5. Gun rights advocates have their aim focused on the Senate to advance legislation that would free up government restrictions on their right to carry a firearm. About 50 members of Gun Owners of America gathered on the steps of the state Capitol on Monday for a lobby day to pressure senators to pass three separate bills that are awaiting action in that chamber. Dr. Val Finnell, the organization’s Pennsylvania director, said despite knowing the bills would likely draw a veto from Democratic Gov. Tom Wolf, the push for a vote in the Senate on the three pro-gun bills is necessary to see where each senator stands on these gun rights issues. “We want to get a recorded vote,” Finnell said. “We want to put everyone on record on where they stand.” A pro-gun bill that has advanced the farthest in the Senate is Senate Bill 565, which would eliminate the state’s longstanding requirement of the need to obtain a separate permit to carry a concealed firearm. It also would allow Pennsylvanians’ right to carry a weapon in the 32 other states that have recognized Pennsylvanians’ right to carry or with which a reciprocity agreement exists. Sen. Cris Dush, R-Jefferson County, who sponsored that so-called “constitutional carry” bill, said citizens have to pass a criminal background check to buy a new firearm and he maintains they are the least likely to commit a criminal act with a firearm. “It is patently unjust and constitutionally questionable to add layers of bureaucratic regulations on these law-abiding citizens just because they prefer to carry their firearms concealed,” Dush said. “They don’t want to make themselves a target for the bad guy.” Senate Majority Leader Kim Ward, R-Westmoreland County, said on Monday that bill is under discussion for possible action this fall but has not yet been positioned for a vote. Another bill the gun owners group wants to see passed is sponsored by Sen. Doug Mastriano, R-Franklin County. It would forbid state and local government officials from enforcing any new federal restriction, prohibition or registration requirement on the purchase or ownership of firearms, and firearm accessories, which are currently legal in Pennsylvania. A third piece of legislation is the House-passed bill, sponsored by Rep. Matt Dowling, R-Fayette County. It would bar local jurisdictions from imposing local firearms and ammunition ordinances, as well as allow anyone who succeeds in a court challenge over a local firearm restriction to be reimbursed their attorney’s fees and the cost of bringing the lawsuit. “It seems almost silly to me today that we’re talking about here very common sense pieces of legislation that if you’ve read the constitution like I have you wouldn’t even think that they’re necessary but understand that people are trying to strip you of those rights,” Dowling said, of the three bills. But gun control advocates who oppose all of these bills feel that relaxing gun regulations at this time when gun violence is on the rise is wrongheaded. Adam Garber, executive director of CeaseFirePA, said the pro-gun lobby day that was smaller than one held in June, which also drew fewer people than previous ones. Garber said it is a “reflection that Pennsylvanians desire their communities to be safer from gun violence and the current efforts in the Legislature have been shown again and again to endanger the lives of people.” Garber said he believes that the two sides can find common ground that allows people to own firearms while saving lives of community members, which he said, “is the ultimate goal of government.” Jan Murphy may be reached at jmurphy@pennlive.com. Follow her on Twitter at @JanMurphy. https://www.pennlive.com/news/2021/09/gun-rights-advocates-call-on-pa-senate-to-act-on-bills-to-advance-second-amendment-rights.html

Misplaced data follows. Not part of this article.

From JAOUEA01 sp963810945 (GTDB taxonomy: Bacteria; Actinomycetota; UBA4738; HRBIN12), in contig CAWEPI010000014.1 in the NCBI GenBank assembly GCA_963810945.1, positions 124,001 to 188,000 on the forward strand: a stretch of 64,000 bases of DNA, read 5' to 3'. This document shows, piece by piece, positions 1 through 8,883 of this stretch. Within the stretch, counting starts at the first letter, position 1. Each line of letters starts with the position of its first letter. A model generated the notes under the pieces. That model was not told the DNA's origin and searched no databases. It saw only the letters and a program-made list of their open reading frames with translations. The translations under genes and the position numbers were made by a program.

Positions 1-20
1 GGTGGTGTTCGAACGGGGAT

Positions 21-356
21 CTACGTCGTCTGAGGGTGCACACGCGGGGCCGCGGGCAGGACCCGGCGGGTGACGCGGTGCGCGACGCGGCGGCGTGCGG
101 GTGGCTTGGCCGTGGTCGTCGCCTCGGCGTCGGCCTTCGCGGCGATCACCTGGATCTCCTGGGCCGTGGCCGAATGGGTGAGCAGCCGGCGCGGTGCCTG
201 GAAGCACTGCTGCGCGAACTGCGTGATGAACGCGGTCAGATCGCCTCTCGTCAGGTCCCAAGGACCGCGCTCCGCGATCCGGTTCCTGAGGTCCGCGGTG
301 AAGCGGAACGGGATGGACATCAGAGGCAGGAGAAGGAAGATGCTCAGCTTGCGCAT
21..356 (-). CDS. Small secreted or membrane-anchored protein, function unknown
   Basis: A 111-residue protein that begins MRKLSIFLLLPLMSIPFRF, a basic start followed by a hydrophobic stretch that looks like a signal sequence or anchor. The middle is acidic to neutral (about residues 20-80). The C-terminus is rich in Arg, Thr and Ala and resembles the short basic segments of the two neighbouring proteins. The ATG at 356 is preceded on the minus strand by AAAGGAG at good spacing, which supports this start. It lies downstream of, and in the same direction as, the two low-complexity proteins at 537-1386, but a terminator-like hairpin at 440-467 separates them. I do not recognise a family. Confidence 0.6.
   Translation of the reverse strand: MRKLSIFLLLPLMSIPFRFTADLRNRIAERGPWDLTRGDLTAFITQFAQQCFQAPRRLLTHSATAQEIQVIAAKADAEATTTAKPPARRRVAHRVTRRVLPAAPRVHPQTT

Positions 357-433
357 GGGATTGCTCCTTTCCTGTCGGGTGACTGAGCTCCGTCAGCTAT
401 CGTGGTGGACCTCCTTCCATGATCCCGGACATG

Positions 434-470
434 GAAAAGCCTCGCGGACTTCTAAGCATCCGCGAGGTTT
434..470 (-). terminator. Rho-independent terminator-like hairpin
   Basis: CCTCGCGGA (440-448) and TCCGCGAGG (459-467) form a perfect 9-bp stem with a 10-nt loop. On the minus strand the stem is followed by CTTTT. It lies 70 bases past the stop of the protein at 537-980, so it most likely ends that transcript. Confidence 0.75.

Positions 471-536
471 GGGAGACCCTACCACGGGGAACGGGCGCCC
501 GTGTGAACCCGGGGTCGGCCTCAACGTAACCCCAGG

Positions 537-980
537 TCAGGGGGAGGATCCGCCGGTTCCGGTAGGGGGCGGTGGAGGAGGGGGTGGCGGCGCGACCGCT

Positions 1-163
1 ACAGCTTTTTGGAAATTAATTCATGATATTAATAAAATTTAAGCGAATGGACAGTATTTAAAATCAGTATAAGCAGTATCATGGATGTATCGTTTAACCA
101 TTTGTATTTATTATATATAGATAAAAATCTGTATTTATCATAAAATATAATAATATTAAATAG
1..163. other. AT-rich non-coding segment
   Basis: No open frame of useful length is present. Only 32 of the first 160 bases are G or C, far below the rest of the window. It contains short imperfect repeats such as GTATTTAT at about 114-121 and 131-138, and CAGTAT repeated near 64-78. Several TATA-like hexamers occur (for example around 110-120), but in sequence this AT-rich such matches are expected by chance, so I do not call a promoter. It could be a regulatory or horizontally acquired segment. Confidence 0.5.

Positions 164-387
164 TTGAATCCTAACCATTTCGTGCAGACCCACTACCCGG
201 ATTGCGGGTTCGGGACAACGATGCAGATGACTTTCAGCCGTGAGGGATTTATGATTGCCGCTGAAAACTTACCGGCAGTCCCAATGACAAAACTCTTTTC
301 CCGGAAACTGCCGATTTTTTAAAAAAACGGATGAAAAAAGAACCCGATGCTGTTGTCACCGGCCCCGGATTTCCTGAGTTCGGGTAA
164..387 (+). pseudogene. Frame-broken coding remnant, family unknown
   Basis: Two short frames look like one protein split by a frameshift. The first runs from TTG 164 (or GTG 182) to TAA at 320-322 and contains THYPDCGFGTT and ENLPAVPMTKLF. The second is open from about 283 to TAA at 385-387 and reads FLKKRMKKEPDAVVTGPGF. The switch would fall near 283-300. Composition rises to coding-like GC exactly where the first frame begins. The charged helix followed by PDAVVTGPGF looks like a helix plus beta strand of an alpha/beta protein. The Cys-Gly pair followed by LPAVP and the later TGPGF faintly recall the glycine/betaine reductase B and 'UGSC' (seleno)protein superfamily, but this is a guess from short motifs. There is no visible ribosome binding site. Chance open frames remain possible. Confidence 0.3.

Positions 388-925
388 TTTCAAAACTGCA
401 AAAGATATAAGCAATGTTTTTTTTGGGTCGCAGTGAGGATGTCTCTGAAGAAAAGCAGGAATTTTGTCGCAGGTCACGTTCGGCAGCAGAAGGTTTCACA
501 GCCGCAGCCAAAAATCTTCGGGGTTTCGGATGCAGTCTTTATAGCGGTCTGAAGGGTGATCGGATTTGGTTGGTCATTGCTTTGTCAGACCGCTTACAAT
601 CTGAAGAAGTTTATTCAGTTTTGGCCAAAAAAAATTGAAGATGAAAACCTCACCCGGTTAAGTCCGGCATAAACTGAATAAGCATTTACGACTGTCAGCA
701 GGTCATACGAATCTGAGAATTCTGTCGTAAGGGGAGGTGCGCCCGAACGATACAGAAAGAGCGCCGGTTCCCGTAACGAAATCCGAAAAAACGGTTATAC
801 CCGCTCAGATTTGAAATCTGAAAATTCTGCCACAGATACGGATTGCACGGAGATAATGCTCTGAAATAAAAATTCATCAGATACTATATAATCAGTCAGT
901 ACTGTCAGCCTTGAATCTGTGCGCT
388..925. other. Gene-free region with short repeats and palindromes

6. The Mayor of Richmond rejected a plan to reduce violence by focusing on gangs, instead prioritizing a costly “public health” approach that conflicts with the reality on the ground. Pastor Ralph Hodge and an organization called “Richmonders Involved to Strengthen Communities” (RISC) asked Mayor Levar Stoney to fund a focused deterrence program that aims to defuse conflict and intervene before violence occurs. Gangs, even loosely organized gangs, and their members are often known to community leaders and law enforcement. When violence occurs, the local community often knows the likely perpetrators as well as those most likely to retaliate and can intervene to put an end to the cycle of violence. The Mayor’s Office rejected RISC’s program because the Mayor’s office disagrees with “their advocacy for a law-enforcement based approach to gun violence prevention.” This comes after Mayor Stoney signed a letter requesting federal funds be used for “evidence-informed programs that intentionally work with the people at the highest risk of involvement in gun violence.” That letter, readers will note, can be found on Everytown’s website. There are two issues with this statement. First is the concept that law enforcement is an inappropriate “approach” to crime. Published research has found that hiring additional police officers reduces crime, and real world statistics from across the country – including Chicago and New Orleans – show that targeted policing works. Even The Trace, Bloomberg’s anti-gun “news” outfit, has examined the success of these programs. But the pastors are not emphasizing police efforts; they’d like to implement interventions, not “over policing.” Pastor Hodge said, "You need police in any kind of crime situation, but this is not about funding more police activity. This is about funding more community organizations, local groups, social services, to provide intervention." Focused deterrence programs like this have worked in all manner of American cities. Many of the most anti-gun cities – including Baltimore, Boston, Chicago, New York City, and Philadelphia, have benefitted from focused deterrence programs – which both suggests criminals don’t follow the law and that gun control doesn’t work. Mayor Stoney has instead green lit a “community-focused” program that uses a “human services and public health approach” to target middle school students. The program costs half a million dollars. Pastor Hodge’s program would cost around a tenth of that and would actually focus on those most likely to be either perpetrator or victim of violence. Hodge noted, “When you look at the ages of the shooters, most of the victims, they're not in middle school and high school. They're above age, they're adults.” The Mayor is spending more money targeting the wrong population despite being presented with a more cost-effective and proven method of curbing violence among those most likely to suffer or perpetrate the harm. Perhaps the difference is that Pastor Hodge’s plan does not claim to be a “public health” approach since buzz words seem to be all that matter to the anti-gun crowd. Stoney’s chosen program will offer mentorship and a stipend to forty (40) middle schoolers. With a program limited to 40 kids and an acknowledged violent crime problem, can Richmond really afford to reject any program targeting those likely to engage in violence? Forty kids will be involved with or benefit from Stoney’s chosen program. Known gang members and potential criminals, the adults totally excluded from the Mayor’s chosen plan, will be unaffected and will be likely left to perpetrate harm without intervention. Unless they cross paths with Pastor Hodge. Then, maybe there is a chance for intervention – though Hodge’s path is much less expansive than it could be with support from the Mayor. If not, law enforcement will respond to the crime and do what it can to put the perpetrators behind bars. If only there was a better way – a way to break the cycle of violence. But maybe mentoring a handful of middle schoolers will have an effect, too. Just not on the adults actually perpetrating the violence in Richmond.